Which One of You Have We Wronged?

CC image courtesy of Flickr, Hugo. Image links to source.
CC image courtesy of Flickr, Hugo. Image links to source.

HA note: The following is reprinted with permission from Kathryn Brightbill’s blog The Life and Opinions of Kathryn Elizabeth, Person. It was originally published in December 2014. It is a guest post that Sophie Anna Platt wrote in response to James Dobson’s recent statement that marriage equality will lead to a civil war.

To the James Dobsons and Mike Farrises of the world who literally want a civil war over gay rights and gay marriage, I ask this. In fact, I should ask certain members of my own family. I ask the same thing Jesus once asked.

Which one of you have we wronged?

Which one of you have we cheated or stolen from or harmed in any way? I’m not saying we are perfect, but what did we ever do to you that could make you hate us so much that you literally want a civil war over us being allowed the same rights that you have? What could possess you to put us through the things you have? How can you bring yourself to hate another person – much less a whole group of people- to the point that you force us even as children into “reparative therapy” which is just a fancy word for psychological and physical torture? I’m not even speaking metaphorically here.

After everything you have done to us one might expect we would be the ones with hatred in our hearts. That we would be trying to outlaw the religion that has been used in such vile ways against us. The truth is that many, many of us still believe in God, and we certainly support your right to do so. We do not support your right to use your religion as a weapon against us, and that really shouldn’t surprise you.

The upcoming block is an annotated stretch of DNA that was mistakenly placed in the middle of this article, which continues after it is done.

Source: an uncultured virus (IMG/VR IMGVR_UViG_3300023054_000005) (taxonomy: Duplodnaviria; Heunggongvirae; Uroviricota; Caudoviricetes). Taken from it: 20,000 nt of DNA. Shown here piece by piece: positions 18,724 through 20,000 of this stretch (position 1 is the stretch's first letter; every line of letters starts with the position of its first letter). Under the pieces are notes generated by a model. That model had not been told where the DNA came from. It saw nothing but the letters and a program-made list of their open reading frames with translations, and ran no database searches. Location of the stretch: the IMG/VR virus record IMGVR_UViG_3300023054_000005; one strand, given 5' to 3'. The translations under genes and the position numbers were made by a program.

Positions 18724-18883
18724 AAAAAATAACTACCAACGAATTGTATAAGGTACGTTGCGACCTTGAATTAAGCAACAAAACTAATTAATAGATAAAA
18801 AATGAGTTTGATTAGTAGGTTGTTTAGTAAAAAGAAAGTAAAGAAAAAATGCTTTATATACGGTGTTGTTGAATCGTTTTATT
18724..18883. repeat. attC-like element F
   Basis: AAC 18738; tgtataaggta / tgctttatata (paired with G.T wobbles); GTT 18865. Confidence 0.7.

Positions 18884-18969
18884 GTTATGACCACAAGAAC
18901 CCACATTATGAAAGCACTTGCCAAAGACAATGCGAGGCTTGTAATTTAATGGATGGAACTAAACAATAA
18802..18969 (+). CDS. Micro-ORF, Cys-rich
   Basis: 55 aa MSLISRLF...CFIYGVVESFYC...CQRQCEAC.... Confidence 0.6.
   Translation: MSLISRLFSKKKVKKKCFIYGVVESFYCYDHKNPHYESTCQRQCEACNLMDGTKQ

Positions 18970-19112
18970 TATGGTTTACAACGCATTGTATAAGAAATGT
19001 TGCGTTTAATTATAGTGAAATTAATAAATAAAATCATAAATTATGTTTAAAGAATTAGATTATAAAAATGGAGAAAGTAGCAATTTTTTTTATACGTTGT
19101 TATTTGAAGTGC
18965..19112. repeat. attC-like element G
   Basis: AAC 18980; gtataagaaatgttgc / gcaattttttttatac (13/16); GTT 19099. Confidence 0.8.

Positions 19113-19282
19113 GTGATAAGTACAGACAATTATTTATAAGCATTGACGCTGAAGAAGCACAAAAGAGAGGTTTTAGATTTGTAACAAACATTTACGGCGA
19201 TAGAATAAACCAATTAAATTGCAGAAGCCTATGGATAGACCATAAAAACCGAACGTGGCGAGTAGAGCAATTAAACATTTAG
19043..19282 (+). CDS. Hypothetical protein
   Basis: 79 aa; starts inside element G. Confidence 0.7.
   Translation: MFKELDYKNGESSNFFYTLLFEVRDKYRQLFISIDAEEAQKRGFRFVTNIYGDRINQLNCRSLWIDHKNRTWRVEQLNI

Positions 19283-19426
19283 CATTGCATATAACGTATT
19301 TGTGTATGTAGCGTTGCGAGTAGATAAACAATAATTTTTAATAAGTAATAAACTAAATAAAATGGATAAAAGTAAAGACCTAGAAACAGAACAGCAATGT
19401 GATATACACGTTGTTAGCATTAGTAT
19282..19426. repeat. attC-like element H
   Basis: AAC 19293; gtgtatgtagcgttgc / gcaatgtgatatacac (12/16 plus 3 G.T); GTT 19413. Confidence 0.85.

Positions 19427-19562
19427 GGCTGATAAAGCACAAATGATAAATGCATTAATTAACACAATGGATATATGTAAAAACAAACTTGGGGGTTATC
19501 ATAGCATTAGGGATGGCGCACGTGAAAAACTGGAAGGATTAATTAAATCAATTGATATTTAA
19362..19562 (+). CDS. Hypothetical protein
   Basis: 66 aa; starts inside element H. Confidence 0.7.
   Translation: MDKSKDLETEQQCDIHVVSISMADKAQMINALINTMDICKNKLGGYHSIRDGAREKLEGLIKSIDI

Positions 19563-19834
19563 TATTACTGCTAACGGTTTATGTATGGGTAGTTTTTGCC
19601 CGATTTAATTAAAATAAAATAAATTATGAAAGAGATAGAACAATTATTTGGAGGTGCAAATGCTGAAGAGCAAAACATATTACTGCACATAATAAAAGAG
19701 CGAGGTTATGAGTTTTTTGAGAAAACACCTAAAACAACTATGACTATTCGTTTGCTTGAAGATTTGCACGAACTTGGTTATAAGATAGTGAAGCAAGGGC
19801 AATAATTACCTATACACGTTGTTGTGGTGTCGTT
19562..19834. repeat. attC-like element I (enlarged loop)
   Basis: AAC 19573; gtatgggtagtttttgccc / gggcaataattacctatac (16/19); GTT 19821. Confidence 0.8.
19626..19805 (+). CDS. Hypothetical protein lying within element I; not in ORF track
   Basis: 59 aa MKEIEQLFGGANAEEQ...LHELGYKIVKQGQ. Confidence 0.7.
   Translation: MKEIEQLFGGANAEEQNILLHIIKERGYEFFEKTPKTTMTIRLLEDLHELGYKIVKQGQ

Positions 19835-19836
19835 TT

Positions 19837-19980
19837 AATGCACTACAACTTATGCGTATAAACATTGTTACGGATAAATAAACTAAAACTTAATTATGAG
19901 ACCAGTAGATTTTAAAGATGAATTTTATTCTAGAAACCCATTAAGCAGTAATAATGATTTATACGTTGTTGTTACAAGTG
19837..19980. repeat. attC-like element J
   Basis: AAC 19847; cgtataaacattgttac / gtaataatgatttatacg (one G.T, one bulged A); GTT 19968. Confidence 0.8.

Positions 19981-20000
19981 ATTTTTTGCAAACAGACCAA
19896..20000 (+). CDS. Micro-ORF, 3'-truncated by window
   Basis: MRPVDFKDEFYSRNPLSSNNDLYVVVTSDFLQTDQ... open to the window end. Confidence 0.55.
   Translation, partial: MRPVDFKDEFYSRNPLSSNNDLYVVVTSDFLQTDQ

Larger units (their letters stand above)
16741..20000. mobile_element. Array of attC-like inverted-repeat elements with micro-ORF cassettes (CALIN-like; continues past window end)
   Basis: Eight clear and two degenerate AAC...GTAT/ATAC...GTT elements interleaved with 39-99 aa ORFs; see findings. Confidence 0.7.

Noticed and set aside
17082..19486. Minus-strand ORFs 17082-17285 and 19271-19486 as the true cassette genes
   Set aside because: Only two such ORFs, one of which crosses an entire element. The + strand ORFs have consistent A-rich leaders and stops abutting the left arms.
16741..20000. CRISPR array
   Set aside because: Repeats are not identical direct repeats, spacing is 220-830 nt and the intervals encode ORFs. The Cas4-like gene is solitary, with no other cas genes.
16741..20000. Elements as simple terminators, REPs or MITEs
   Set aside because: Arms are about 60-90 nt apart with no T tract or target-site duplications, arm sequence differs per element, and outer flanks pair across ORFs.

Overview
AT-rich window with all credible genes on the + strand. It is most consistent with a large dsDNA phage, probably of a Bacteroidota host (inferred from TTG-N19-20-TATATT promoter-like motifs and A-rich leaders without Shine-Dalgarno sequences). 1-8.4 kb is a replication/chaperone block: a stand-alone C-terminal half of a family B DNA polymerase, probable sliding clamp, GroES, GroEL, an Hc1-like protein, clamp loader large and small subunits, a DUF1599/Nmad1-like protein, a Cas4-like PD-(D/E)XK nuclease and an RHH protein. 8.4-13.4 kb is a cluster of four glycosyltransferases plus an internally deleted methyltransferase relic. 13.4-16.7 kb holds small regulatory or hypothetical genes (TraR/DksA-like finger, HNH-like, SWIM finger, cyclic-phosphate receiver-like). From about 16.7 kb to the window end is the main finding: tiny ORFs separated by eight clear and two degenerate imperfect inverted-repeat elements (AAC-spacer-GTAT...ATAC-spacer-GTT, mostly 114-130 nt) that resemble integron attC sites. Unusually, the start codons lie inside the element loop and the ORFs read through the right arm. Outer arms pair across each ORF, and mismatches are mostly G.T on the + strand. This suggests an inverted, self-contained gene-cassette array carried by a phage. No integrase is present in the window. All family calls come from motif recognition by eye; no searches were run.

How can you say that we and those who love us and support us should be killed? That is what war is. Killing the ones you are against. If you are without sin, then cast the first stone by all means. But don’t forget it was this Jesus you purportedly follow who stopped people like you from casting stones at people like us when he was on Earth. Don’t forget that He said that whatever you do to “even the least of these my siblings”, you do to Him. Don’t forget that in Christ there is no male or female. You like to take the rest of the Bible so literally. Why do you try to explain away verses like that? In fact, what makes you think you can explain away the second greatest commandment – to love your neighbor as you love yourself – just by saying, “Well, my neighbor is gay and that makes them imperfect in my eyes so that doesn’t count”?

So next time before you promise to go on a killing spree, think about whether you are really serving the wishes of the one you call “Lord”.

Let The Chips Fall Where They May: Jonah’s Story

Let The Chips Fall Where They May: Jonah’s Story

HA note: The author’s name has been changed to ensure anonymity. “Jonah” is a pseudonym.

“That’s me in the corner
That’s me in the spotlight
Losing my religion
Trying to keep up with you
And I don’t know if I can do it
Oh no, I’ve said too much
I haven’t said enough”
–R.E.M., Losing my Religion

I’ve tried to write this more times than I can count. Each time it’s been something different to derail it. What is the point? How can it help someone else? Do I need to detail everything that happened to me? Is it for me to air my grievances? Am I still angry at my parents? These and more are all valid questions I’ve had to ask myself.

While outlining events and their details over the last few months in my private scribblings, I’ve come to realize a number of things. First, it has done me good to really look over my childhood with a fine tooth comb. So many things I’ve tried to understand about why I am the way I am have started to come to light. Second, there were things that affected me that I didn’t realize until I started thinking long and hard about them. Whether you plan on sharing it or not, I recommend you write out your story. Detail it, tell it to yourself. You may not realize how many things about yourself you never realized.

I was homeschooled K-12 in an ultra conservative Christian home (note when I say ultra conservative, I don’t mean biblical law over the top fundamentalism conservative). I was the good kid and my parents never saw anything bad coming. Then, at age 21 I slipped into a deep depression. It got bad to the point where I lashed out at my concerned parents and told them I hated them. This came as a complete shock to them.